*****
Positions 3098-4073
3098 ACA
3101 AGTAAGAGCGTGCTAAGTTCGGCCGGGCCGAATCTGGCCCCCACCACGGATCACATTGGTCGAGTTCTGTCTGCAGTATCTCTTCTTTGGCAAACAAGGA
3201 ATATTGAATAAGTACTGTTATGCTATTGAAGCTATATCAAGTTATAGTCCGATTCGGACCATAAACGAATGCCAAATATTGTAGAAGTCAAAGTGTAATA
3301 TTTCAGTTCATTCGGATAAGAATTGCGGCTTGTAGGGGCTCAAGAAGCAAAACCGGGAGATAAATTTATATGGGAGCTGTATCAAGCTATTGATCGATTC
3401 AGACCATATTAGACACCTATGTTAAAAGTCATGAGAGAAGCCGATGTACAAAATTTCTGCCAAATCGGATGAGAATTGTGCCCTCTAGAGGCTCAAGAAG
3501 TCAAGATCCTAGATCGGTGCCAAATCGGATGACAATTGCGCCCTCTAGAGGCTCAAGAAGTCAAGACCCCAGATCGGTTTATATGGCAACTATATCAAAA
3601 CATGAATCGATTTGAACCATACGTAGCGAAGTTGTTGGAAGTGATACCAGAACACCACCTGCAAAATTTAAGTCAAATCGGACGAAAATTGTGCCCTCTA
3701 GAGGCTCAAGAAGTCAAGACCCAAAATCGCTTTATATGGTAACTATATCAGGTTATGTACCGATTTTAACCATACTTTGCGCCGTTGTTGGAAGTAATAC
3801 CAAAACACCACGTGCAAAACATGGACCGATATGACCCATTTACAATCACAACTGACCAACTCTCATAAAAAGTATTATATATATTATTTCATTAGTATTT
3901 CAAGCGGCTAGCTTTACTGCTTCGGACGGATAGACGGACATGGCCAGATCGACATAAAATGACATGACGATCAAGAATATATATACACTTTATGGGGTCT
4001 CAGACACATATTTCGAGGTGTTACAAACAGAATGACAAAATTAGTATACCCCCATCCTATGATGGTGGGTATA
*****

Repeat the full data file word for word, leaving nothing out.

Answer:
Positions 3098-4073
3098 ACA
3101 AGTAAGAGCGTGCTAAGTTCGGCCGGGCCGAATCTGGCCCCCACCACGGATCACATTGGTCGAGTTCTGTCTGCAGTATCTCTTCTTTGGCAAACAAGGA
3201 ATATTGAATAAGTACTGTTATGCTATTGAAGCTATATCAAGTTATAGTCCGATTCGGACCATAAACGAATGCCAAATATTGTAGAAGTCAAAGTGTAATA
3301 TTTCAGTTCATTCGGATAAGAATTGCGGCTTGTAGGGGCTCAAGAAGCAAAACCGGGAGATAAATTTATATGGGAGCTGTATCAAGCTATTGATCGATTC
3401 AGACCATATTAGACACCTATGTTAAAAGTCATGAGAGAAGCCGATGTACAAAATTTCTGCCAAATCGGATGAGAATTGTGCCCTCTAGAGGCTCAAGAAG
3501 TCAAGATCCTAGATCGGTGCCAAATCGGATGACAATTGCGCCCTCTAGAGGCTCAAGAAGTCAAGACCCCAGATCGGTTTATATGGCAACTATATCAAAA
3601 CATGAATCGATTTGAACCATACGTAGCGAAGTTGTTGGAAGTGATACCAGAACACCACCTGCAAAATTTAAGTCAAATCGGACGAAAATTGTGCCCTCTA
3701 GAGGCTCAAGAAGTCAAGACCCAAAATCGCTTTATATGGTAACTATATCAGGTTATGTACCGATTTTAACCATACTTTGCGCCGTTGTTGGAAGTAATAC
3801 CAAAACACCACGTGCAAAACATGGACCGATATGACCCATTTACAATCACAACTGACCAACTCTCATAAAAAGTATTATATATATTATTTCATTAGTATTT
3901 CAAGCGGCTAGCTTTACTGCTTCGGACGGATAGACGGACATGGCCAGATCGACATAAAATGACATGACGATCAAGAATATATATACACTTTATGGGGTCT
4001 CAGACACATATTTCGAGGTGTTACAAACAGAATGACAAAATTAGTATACCCCCATCCTATGATGGTGGGTATA